Association of the functional BCL-2 rs2279115 genetic variant and small cell lung cancer
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As a well-known oncogene, B cell lymphoma-2 (BCL-2) can promote cancer cell survival through preventing their apoptosis. Several functional BCL-2 single nucleotide polymorphisms (SNPs), such as rs2279115, rs1801018, and rs1564483, have been identified and might contribute to cancer susceptibility. However, the involvement of these SNPs in small cell lung cancer (SCLC) was still unclear. As a result, we investigated associations between these three genetic variants and SCLC risk in a case-control design. Genotypes were determined in two independent case-control sets consisted of 520 SCLC patients and 1040 controls from two medical centers. Odds ratios (ORs) and 95 % confidence intervals (CIs) were calculated utilizing unconditional logistic regression. We found that only BCL-2 rs2279115 genetic variant significantly contributed to decreased SCLC risk in Chinese Han populations, with the rs2279115 A allele as the protective allele. Stratified analyses of association between BCL2 rs2279115 SNP and SCLC risk indicated that the functional polymorphism was only significantly associated with decreased risk of the limited stage SCLC but not the extensive stage disease. Our results indicate that the BCL-2 rs2279115 genetic variant was associated with SCLC risk in Chinese populations and support the hypothesis that SNPs in regulatory regions of oncogenes might contribute to cancer susceptibility.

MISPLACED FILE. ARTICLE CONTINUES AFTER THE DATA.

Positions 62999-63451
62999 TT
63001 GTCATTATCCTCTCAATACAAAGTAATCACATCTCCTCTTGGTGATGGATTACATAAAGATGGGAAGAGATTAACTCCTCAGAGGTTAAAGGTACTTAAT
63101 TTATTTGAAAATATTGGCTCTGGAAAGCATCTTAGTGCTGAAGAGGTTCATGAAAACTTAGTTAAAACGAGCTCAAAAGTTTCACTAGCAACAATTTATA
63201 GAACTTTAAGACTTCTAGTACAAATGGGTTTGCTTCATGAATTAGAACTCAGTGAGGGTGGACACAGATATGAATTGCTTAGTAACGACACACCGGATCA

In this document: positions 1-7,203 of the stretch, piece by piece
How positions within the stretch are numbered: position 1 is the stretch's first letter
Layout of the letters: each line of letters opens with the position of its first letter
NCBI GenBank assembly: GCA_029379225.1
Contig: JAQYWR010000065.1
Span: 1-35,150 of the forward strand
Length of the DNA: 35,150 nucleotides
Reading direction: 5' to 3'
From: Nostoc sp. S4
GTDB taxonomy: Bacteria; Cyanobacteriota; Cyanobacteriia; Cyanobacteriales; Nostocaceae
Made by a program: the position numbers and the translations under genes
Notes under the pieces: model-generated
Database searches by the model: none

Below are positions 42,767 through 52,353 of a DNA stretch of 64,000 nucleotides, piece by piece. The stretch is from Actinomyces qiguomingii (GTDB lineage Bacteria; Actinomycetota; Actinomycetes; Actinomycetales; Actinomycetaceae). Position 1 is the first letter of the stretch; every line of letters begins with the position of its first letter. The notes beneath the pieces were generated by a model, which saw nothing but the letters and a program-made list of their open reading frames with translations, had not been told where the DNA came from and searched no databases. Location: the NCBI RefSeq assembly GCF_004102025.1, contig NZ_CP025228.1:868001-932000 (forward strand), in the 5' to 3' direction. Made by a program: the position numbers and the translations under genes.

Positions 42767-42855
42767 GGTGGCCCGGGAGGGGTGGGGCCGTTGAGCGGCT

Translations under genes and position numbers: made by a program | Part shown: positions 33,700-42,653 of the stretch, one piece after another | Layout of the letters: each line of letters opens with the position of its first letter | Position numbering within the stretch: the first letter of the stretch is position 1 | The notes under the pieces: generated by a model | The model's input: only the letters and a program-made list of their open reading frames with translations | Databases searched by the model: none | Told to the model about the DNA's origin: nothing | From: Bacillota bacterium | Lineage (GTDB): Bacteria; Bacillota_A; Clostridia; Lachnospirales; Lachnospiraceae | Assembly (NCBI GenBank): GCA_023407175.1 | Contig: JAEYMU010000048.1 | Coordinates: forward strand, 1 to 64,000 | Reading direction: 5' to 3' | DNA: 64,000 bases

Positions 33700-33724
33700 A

KeywordsBCL-2 Polymorphism SCLC Susceptibility
This study was financially supported by the National High-Tech Research and Development Program of China (2015AA020950), National Natural Science Foundation of China (31271382, 81201586), the Fundamental Research Funds for the Central Universities (YS1407), the open project of State Key Laboratory of Molecular Oncology (SKL-KF-2015-05), Beijing Higher Education Young Elite Teacher Project (YETP0521), and Innovation and Promotion Project of Beijing University of Chemical Technology.
Conflicts of interest